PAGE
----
Log as a Service (Part 2 of 2)

A few weeks ago, I started introducing Laasie, our new system for building powerful collaborative web applications.  We introduced the primitive interface for managing state -- state land.  This week, I'm going to provide a quick introduction to Laasie's more powerful abstraction for manipulating state -- log land.  

Log Land

Laasie represents application state not just in terms of its precise value at any given point in time, but also as a DAG of state changes.  Any DAG can be resolved (reified) into a concrete state by treating the DAG as a partial order, and evaluating the state updates in a compatible total order, starting with an initial "empty" state.  This particular representation of application state is quite powerful, as it allows us to access the full history of the application's state. We can track who made a change, when it was made, and what it depends on.  

More precisely, every time an update is written to Laasie, a new log entry is recorded for it.  Laasie then creates a set of pointers from the log entry to all log entries on which it depends, and can establish additional pointers if necessary (e.g., to an undo record, or to the last log entry for the value being modified).  The resulting set of log entries and pointers forms the Log DAG.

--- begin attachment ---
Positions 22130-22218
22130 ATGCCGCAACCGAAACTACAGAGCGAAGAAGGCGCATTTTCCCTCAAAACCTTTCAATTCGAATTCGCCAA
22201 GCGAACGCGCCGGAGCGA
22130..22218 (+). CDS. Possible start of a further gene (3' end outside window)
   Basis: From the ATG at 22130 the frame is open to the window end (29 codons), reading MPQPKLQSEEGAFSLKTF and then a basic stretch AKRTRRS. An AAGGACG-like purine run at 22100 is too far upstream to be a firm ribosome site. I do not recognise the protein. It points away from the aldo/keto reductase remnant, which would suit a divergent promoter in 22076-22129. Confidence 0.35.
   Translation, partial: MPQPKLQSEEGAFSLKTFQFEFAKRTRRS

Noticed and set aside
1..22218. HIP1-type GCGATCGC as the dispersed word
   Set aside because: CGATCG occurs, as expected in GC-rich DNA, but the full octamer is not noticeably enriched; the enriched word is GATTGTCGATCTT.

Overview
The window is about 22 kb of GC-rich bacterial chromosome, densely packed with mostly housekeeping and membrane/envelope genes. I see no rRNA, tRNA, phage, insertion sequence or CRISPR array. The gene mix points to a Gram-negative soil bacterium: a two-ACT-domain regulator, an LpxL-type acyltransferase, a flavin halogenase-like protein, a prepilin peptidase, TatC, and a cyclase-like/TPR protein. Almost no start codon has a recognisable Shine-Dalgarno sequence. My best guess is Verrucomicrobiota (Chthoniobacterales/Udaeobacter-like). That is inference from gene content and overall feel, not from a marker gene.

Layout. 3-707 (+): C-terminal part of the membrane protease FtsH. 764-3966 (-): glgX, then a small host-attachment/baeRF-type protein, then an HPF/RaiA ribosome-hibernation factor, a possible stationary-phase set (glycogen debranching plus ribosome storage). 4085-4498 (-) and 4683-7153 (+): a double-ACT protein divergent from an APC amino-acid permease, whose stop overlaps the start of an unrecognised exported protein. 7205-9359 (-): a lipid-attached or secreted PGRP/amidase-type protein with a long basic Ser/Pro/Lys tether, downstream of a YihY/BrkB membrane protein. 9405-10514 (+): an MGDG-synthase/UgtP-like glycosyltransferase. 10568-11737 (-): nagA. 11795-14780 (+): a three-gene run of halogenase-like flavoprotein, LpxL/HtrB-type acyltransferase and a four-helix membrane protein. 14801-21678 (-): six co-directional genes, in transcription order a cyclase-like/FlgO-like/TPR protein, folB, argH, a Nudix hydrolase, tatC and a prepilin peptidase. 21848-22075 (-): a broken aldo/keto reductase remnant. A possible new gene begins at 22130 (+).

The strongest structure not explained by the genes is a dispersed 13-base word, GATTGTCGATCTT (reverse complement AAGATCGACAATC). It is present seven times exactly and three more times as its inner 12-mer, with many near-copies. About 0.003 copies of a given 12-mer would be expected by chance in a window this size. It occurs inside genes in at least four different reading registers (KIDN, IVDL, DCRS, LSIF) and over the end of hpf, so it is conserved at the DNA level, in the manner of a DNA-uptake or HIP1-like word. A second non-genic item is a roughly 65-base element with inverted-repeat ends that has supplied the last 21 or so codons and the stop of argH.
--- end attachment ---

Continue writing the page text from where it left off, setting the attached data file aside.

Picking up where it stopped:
So what does the Log DAG buy us?  Well, it's a more powerful way of doing log analysis.  Typical graph properties such as (conditioned) reachability, isomorphism, cyclicity, and min-cut arise quite frequently when discussing optimal management of application state.  Using this simple abstraction allows us to create a single data management system capable of encoding a broad range of application-specific optimizations.

We're currently exploring analysis in log land using SparQL.  It turns out that a surprising number of properties can be mapped directly into SparQL with only a very small BarQL equivalent.  These include properties like reachability from the root (i.e., for garbage collection), commutativity, and recoverability (i.e., for operations like merges).  

We're on the verge of releasing an analysis tool for Laasie-generated logs, the first step towards both online and offline optimization of application state in Laasie.